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Steven Kevin Connor, FBA (born 11 February 1955) is a British literary scholar. Since 2012, he has been the Grace 2 Professor of English in the University of Cambridge and a Fellow of Peterhouse, Cambridge. He was formerly the academic director of the London Consortium and professor of modern literature and theory at Birkbeck, University of London.

Steven Connor

Steven Kevin Connor

(1955-02-11) 11 February 1955 (age 64)
Sussex, England
Academic background
EducationChrist's Hospital
Bognor Regis School
Alma materWadham College, Oxford
ThesisProse fantasy and myth-criticism 1880–1900 (1980)
Academic advisorsTerry Eagleton
Academic work

Early life and educationEdit

Connor was born on 11 February 1955 in Chichester or Bognor Regis, both in Sussex, England.[1][2] From 1966 to 1972, he was educated at Christ's Hospital, then an all-boys independent school in Horsham, Sussex.[2] Having been expelled from Christ's Hospital,[2] he attended Bognor Regis School, a comprehensive school in Bognor Regis.[1] In 1973, he matriculated into Wadham College, Oxford to study English; his tutor was Terry Eagleton.[2][3] He graduated with a first class Bachelor of Arts (BA) degree in 1976.[1] He remained at Oxford to study for a Doctor of Philosophy (DPhil) degree in English.[3] He completed his doctorate in 1980 with a thesis titled "Prose fantasy and myth-criticism 1880–1900".[4]

Academic careerEdit

In 1979 or 1980, Connor joined Birkbeck College, University of London, as a lecturer in English.[1][3][5] He was promoted to senior lecturer in 1990, made Reader in Modern English Literature in 1991, and appointed Professor of Modern Literature and Theory in 1994.[5] He held two senior positions at the college: he was Pro-Vice-Master for International and Research Students between 1998 and 2001; and College Orator between 2001 and 2012.[6] From 2002 to 2012, he additionally served as Academic Director of the London Consortium, a graduate school of the University of London that specialised multidisciplinary programs.[2]

In October 2012, Connor was appointed the Grace 2 Professor of English at the University of Cambridge.[3][5] He was also elected a Fellow of Peterhouse, Cambridge.[1][7]

Personal lifeEdit

In 1984, Connor married Lindsey Richardson. Together they had one daughter. They divorced in 1988. In 2005, Connor married Lynda Nead. Together they have two sons.[1] Nead is an art historian and academic.[8]


In 2012, Connor was elected an Honorary Fellow of Birkbeck, University of London.[9] In July 2016, he was elected a Fellow of the British Academy (FBA), the United Kingdom's national academy for the humanities and social sciences.[10]

Selected worksEdit


  • Charles Dickens (Oxford: Basil Blackwell, 1985)
  • Samuel Beckett: Repetition, Theory and Text (Oxford: Basil Blackwell, 1988)
  • Postmodernist Culture: An Introduction to Theories of the Contemporary (1989) 2nd, revised and enlarged edn (Oxford: Blackwell, 1996)
  • Theory and Cultural Value (1992)
  • The English Novel in History 1950–1995 (1995)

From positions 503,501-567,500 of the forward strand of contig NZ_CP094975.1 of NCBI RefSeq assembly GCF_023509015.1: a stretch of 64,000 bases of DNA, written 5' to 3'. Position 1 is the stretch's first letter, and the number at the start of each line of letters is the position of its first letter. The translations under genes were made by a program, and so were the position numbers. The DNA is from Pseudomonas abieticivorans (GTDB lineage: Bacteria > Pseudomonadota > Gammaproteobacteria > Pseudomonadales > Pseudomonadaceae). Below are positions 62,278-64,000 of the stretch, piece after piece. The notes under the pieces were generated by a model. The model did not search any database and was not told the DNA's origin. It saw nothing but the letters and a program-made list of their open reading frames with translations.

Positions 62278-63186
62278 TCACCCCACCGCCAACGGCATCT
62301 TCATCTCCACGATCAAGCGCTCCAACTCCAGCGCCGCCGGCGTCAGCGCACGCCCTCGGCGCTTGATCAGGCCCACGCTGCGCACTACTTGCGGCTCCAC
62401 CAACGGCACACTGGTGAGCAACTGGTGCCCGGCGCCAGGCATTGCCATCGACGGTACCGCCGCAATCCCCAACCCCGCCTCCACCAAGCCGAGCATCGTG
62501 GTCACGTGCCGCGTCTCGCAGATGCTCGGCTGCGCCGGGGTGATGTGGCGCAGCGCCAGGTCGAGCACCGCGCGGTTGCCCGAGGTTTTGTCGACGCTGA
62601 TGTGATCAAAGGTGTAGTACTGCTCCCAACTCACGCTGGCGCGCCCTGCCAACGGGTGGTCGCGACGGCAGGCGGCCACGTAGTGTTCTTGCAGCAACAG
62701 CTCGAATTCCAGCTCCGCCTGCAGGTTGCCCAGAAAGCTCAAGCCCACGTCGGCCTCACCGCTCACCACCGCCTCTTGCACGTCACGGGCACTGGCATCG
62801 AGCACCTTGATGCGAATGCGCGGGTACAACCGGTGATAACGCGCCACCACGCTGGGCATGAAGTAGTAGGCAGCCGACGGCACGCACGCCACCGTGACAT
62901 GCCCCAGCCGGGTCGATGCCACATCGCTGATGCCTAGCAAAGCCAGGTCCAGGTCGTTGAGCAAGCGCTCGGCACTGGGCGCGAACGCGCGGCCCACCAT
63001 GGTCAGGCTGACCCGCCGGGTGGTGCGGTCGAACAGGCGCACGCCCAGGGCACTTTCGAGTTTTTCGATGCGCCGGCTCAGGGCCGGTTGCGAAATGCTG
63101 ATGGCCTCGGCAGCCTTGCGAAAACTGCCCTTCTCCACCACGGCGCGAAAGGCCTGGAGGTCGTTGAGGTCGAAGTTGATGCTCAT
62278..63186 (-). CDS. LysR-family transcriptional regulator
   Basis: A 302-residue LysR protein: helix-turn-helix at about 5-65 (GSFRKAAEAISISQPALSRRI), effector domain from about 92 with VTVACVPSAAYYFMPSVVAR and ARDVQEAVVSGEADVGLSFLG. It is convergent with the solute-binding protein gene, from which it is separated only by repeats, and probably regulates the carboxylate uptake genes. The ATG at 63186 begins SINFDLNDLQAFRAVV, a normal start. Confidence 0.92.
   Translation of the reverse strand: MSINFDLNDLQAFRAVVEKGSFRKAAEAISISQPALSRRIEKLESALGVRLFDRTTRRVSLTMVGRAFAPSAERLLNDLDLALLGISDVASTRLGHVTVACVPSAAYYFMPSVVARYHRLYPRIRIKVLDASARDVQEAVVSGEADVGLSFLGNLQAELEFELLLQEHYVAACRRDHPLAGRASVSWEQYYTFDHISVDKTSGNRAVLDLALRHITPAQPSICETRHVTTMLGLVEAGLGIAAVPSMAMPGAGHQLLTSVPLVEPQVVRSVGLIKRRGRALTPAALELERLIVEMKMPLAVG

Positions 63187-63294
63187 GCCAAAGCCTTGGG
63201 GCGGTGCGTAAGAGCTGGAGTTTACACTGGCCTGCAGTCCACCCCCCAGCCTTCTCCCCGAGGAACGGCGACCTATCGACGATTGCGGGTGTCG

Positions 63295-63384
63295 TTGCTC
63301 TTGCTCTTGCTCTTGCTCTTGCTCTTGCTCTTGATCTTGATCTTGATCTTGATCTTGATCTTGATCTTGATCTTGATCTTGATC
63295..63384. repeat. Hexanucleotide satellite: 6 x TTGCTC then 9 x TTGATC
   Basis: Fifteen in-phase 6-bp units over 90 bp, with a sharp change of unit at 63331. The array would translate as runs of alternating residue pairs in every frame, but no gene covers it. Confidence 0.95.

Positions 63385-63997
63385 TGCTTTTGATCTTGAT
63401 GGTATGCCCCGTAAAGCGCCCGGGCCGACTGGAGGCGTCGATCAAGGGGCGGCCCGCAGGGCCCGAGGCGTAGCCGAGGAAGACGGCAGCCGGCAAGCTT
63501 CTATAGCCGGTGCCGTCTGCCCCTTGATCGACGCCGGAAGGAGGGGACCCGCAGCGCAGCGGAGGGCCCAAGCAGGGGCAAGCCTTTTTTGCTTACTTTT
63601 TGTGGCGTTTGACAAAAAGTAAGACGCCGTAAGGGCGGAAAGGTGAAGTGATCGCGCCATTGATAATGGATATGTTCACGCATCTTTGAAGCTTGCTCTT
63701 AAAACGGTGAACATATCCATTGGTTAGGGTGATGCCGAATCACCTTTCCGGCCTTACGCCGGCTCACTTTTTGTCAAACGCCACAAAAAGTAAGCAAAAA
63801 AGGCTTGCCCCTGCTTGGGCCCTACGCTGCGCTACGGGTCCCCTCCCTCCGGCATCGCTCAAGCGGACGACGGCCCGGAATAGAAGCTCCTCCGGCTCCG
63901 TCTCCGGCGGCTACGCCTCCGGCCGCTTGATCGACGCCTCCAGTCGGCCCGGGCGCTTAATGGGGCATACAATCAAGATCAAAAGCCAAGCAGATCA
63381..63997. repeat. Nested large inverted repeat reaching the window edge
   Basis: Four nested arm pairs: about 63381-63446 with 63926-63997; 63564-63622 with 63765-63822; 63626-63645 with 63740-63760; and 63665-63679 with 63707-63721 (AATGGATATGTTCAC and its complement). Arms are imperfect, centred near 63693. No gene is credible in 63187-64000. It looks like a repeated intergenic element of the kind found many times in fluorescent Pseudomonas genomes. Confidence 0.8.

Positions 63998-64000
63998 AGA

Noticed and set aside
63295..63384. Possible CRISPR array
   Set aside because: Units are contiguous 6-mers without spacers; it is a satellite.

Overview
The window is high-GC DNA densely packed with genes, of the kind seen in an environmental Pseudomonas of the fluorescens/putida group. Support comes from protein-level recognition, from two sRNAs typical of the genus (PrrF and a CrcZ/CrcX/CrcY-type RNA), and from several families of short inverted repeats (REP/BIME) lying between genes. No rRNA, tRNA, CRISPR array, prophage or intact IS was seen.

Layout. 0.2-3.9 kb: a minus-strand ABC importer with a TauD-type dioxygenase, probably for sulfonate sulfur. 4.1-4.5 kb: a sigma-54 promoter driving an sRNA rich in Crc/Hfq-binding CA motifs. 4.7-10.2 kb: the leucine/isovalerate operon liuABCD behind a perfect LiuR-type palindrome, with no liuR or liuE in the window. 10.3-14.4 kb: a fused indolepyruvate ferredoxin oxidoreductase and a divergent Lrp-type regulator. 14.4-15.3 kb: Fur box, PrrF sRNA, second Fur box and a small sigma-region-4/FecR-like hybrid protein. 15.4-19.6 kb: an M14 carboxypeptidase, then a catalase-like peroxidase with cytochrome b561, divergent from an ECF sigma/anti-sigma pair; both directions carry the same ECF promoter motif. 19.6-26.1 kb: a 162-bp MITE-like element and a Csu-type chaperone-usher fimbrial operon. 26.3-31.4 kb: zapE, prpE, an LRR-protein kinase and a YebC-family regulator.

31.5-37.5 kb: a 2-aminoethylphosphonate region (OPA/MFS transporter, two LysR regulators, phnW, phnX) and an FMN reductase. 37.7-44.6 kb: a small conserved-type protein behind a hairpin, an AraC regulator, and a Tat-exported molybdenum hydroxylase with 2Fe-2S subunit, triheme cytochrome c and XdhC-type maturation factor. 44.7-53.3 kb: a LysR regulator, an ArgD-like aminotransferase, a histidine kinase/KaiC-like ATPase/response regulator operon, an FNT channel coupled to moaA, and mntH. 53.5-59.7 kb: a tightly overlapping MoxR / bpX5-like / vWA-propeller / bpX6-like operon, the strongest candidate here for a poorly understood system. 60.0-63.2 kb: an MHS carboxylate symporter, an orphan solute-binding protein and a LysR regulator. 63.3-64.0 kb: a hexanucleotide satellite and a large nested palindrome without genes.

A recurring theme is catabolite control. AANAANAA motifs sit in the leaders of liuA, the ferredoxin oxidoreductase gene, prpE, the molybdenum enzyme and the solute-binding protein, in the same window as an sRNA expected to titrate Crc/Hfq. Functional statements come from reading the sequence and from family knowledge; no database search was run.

• James Joyce (Exeter: Northcote House, 1996)
  • Dumbstruck – A Cultural History of Ventriloquism (2000)
  • The Book of Skin (2003)
  • Fly (London: Reaktion, 2006)
  • The Matter of Air: Science and Art of the Ethereal (London: Reaktion, 2010)
  • (ed.) Samuel Beckett: The Unnamable (London: Faber, 2010)
  • Paraphernalia: The Curious Lives of Magical Things (London: Profile, 2011)
  • A Philosophy of Sport (London: Reaktion, 2011)
  • Beyond Words: Sobs, Hums, Stutters and Other Vocalizations (London: Reaktion, 2014)
  • Beckett, Modernism and the Material Imagination (Cambridge: Cambridge University Press, 2014)
  • Living By Numbers: In Defence of Quantity (London: Reaktion, 2016)
  • Dream Machines (London: Open Humanities Press, 2017)


  • 'Next to Nothing', Tate Etc., 12 (2008): 82–93.
  • 'The Shakes: Conditions of Tremor', The Senses and Society, 3 (2008): 205–20.
  • ‘On Such and Such a Day…In Such a World': Beckett’s Radical Finitude. In Borderless Beckett/Beckett sans frontières, Samuel Beckett Today/Aujourd’hui, 19 (2008): 35–50.
  • ‘Le Voci Dentro e Fuori di Noi’, (interview with Enzo Mansueto), Rodeo, 43 (2008): 66.
  • 'The Right Stuff', Modern Painters (March 2009): 58–63.
  • 'Strings in the Earth and Air', New Formations (Special Issue on Postmodernism, Music and Cultural Theory, ed. David Bennett ), 66 (2009), 58–67.
  • 'Pulverulence', Cabinet, 35 (2009): 71–77.
  • 'Absolute Levity', Comparative Critical Studies, 6 (2009): 411–27.
  • Steven Connor (14 February 2009). "Earslips: Of Mishearings and Mondegreens".


  1. ^ a b c d e f 'CONNOR, Prof. Steven Kevin', Who's Who 2017, A & C Black, an imprint of Bloomsbury Publishing plc, 2017; online edn, Oxford University Press, 2016; online edn, Nov 2016 accessed 15 Nov 2017
  2. ^ a b c d e "Biography – Steven Connor". Retrieved 15 November 2017.
  3. ^ a b c d "People: Prof Steve Connor, Peterhouse". Faculty of English. University of Cambridge. Retrieved 15 November 2017.
  4. ^ Connor, Steven (1980). "Prose fantasy and myth-criticism 1880–1900". E-Thesis Online Service. The British Library Board. Retrieved 15 November 2017.
  5. ^ a b c "Professor Steve Connor". Birkbeck, University of London. Retrieved 15 November 2017.
  6. ^ "College oration for Professor Steven Connor" (PDF). Birkbeck, University of London. 2012. Retrieved 15 November 2017.
  7. ^ "Professor Steven Connor". Peterhouse. University of Cambridge. Retrieved 15 November 2017.
  8. ^ "Professor Lynda Nead". Department of History of Art. Birkbeck, University of London. Retrieved 15 November 2017.
  9. ^ "Fellows of the College". Birkbeck, University of London. Retrieved 15 November 2017.
  10. ^ "British Academy announces new President and elects 66 new Fellows". British Academy. 15 July 2016. Retrieved 15 November 2017.

External linksEdit